The 8th Amendment of the United States Constitution, which prohibits cruel and unusual punishment, requires that prisoners be provided adequate medical care.
The Supreme Court has established standards for a prisoner to prevail on a claim that his or her 8th Amendment rights have been violated due to inadequate medical care. A prisoner must demonstrate that officials showed deliberate indifference to serious medical needs. Deliberate indifference means that a prison official knows of and disregards a substantial risk of harm to a prisoner.
Access to adequate medical care means:
- Prisoners shall be able to make their medical needs known to staff, that sick calls be available regularly, and that there be competent medical staff to treat or refer patients and follow up on their condition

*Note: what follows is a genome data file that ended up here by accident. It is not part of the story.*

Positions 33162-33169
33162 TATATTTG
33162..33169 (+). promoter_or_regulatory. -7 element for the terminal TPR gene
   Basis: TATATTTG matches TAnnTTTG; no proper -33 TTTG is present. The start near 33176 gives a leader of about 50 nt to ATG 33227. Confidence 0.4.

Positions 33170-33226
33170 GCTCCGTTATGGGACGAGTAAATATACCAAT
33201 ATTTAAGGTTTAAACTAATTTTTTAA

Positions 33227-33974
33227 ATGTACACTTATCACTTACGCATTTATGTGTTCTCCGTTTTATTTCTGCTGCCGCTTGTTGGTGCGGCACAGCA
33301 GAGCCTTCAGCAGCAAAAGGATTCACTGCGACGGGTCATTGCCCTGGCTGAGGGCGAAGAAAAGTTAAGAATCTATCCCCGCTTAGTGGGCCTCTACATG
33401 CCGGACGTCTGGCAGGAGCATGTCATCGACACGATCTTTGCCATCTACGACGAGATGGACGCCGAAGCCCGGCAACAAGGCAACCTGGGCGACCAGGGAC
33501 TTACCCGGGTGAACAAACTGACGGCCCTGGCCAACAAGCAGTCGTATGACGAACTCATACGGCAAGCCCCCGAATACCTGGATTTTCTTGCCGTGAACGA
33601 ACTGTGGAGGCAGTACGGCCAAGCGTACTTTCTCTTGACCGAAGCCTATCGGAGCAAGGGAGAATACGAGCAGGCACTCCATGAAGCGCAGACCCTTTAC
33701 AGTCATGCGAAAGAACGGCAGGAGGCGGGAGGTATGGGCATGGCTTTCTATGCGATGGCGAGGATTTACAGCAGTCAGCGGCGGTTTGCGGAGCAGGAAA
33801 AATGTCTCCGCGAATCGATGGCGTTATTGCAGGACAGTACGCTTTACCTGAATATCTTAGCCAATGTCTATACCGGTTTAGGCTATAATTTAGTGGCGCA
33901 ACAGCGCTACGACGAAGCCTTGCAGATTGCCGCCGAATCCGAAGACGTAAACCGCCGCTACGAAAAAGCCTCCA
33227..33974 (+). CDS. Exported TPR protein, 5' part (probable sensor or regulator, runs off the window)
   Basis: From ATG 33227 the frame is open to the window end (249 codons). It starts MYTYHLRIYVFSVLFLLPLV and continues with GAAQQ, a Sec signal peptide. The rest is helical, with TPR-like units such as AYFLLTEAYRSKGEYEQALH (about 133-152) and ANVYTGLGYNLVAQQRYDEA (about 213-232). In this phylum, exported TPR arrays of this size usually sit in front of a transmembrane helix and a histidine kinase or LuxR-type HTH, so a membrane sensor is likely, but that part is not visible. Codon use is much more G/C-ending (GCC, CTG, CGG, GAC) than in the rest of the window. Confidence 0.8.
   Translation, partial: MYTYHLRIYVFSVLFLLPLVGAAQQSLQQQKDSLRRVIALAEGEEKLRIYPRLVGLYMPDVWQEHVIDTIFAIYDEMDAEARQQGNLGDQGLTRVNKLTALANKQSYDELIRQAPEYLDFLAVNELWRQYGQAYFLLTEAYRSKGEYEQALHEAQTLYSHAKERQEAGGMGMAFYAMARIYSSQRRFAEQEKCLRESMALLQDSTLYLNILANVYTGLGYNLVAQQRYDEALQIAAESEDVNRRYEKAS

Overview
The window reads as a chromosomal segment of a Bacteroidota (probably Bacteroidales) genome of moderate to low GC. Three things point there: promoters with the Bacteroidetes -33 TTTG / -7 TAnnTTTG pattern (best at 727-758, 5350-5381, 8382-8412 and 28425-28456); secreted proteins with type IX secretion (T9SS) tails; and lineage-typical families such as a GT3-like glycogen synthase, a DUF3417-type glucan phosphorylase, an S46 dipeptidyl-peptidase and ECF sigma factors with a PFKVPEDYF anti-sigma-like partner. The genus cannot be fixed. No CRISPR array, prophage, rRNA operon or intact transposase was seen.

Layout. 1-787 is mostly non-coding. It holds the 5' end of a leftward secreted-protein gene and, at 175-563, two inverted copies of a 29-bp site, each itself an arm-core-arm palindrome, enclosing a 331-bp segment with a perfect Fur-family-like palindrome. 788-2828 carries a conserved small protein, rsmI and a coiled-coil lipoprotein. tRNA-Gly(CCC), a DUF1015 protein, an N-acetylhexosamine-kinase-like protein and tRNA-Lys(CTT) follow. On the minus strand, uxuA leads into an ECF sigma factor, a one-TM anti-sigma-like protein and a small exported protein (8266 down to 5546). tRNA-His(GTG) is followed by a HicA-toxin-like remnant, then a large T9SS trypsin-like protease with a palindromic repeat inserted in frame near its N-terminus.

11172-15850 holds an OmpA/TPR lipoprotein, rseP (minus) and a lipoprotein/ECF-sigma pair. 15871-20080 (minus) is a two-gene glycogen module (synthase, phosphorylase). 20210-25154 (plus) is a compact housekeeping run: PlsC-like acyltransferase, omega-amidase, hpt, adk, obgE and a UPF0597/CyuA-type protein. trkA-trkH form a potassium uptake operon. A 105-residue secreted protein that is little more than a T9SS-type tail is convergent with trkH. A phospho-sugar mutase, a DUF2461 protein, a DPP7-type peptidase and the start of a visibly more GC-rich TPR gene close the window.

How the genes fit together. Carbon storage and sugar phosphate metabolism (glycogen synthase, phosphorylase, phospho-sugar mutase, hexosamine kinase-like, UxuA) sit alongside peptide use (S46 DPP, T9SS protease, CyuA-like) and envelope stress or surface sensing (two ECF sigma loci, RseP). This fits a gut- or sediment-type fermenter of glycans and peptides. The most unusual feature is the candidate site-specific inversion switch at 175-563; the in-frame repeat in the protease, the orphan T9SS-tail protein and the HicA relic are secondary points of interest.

- Prisons must also establish an adequate emergency response system.
- Prisoners have a right to prescriptions and medically necessary diets
- Prison officials must not be deliberately indifferent to the serious mental health needs of prisoners and there must be a health care system to meet these needs
- A prisoner has the right to routine and emergency dental care
The unconstitutional denial of such care is a problem that plagues the prison system and is the target of nationwide reform efforts. Many prisoners are held in appalling and harmful conditions. Tens of thousands are often kept in solitary confinement with devastating effects on prisoners, especially ones with mental illnesses.
If you or a loved one has had constitutional rights infringed upon or has been confined under unconstitutional conditions, consult a criminal defense attorney experienced in prison mistreatment. Your lawyer can fight for the justice you or your loved one deserves.